VolunteerCrowd will certify hours for individuals with an active College and Career Advantage Plan. Trial periods are excluded. Plus, you need an active plan to order your official service transcript through Parchment for colleges, universities, and employment.
What abut Virtual Volunteer Hours?
Online volunteering is popular due to Covid-19 but is not new. The same suggestions for in-person volunteering apply for confirming virtual hours: Ask your coordinator who is authorized to approve hours. Start with a friendly introduction and share a little about what attracted you to the cause. As you work, give regular updates on your productivity. (Example: If you are making makes, take a picture and email it and post it to social media tagging the nonprofit.) And always, always, provide accurate contact information when adding your hours in the VolunteerCrowd app.
Is There a Cost to Earn the PVSA?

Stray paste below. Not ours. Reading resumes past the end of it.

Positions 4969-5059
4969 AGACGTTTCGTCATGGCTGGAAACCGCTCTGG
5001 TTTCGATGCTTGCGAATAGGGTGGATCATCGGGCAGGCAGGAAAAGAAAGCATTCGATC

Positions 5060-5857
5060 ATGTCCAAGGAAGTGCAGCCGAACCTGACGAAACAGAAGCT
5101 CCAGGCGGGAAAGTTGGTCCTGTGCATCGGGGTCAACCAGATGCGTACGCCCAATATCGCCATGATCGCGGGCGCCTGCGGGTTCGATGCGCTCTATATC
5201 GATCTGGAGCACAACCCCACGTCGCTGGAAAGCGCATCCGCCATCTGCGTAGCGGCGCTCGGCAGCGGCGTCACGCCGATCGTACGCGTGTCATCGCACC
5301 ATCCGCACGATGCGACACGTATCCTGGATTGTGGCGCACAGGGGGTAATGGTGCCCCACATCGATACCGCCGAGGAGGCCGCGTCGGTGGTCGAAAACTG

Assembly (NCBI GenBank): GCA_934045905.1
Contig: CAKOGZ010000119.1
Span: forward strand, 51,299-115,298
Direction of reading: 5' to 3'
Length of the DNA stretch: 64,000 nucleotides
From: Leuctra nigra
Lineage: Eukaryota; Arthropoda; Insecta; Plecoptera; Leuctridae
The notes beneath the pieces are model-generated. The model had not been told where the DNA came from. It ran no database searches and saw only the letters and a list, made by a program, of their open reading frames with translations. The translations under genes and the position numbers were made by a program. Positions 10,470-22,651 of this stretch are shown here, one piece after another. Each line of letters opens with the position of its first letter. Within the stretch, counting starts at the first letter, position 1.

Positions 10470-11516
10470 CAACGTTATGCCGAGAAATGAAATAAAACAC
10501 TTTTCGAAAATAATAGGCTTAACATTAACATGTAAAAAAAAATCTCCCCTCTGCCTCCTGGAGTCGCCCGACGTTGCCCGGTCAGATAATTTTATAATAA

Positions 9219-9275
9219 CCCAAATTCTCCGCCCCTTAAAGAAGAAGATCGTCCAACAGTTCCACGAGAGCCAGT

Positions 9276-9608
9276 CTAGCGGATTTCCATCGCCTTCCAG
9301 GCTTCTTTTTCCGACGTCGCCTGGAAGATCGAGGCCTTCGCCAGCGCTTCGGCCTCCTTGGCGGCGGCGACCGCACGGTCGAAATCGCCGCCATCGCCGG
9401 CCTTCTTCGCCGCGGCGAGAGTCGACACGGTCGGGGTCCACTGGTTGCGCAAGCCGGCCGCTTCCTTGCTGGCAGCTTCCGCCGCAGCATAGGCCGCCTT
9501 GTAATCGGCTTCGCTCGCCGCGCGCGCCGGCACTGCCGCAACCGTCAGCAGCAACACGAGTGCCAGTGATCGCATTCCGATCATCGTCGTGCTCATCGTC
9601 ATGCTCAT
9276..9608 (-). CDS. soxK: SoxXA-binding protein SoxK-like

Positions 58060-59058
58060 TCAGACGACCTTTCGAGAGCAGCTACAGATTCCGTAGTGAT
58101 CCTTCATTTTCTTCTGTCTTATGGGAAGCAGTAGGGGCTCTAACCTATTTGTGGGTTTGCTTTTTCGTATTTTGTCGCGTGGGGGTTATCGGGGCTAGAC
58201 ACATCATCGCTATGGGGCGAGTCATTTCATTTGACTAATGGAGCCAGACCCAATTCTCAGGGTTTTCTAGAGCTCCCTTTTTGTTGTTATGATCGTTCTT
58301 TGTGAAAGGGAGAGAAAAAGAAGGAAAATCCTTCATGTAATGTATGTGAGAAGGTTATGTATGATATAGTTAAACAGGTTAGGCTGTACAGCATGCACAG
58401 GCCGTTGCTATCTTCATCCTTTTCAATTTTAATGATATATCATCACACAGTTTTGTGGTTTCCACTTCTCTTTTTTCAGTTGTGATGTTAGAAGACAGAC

By definition, the certifying organization that gives the President’s Volunteer Service Award must confirm students’ community service time that’s used to achieve the award. Some programs that offer the award may charge for club or program fees. However, there is no cost for the PVSA physical award – the certificate, pin, medallion, or coin given to the student. The certifying organization tracks, verifies, and reports hours to The Corporation for National Community Service.
Feel Good About Your Contribution
Earning a President’s Volunteer Service Award may seem like a big goal and something hard to achieve with school, sports, friends, family, and other activities. It shows dedication over time, which is a great character strength and can set you up nicely for community service scholarship. But if you find a cause you love or an organization that inspires you to make a difference, the hours will fly by. Involving your friends in something that inspires you is an opportunity to mix it up and make new memories. You’ll also discover that when you help others you can go far in life by learning, growing, and getting the recognition from colleges and future employers who appreciate your heart as well as your brain.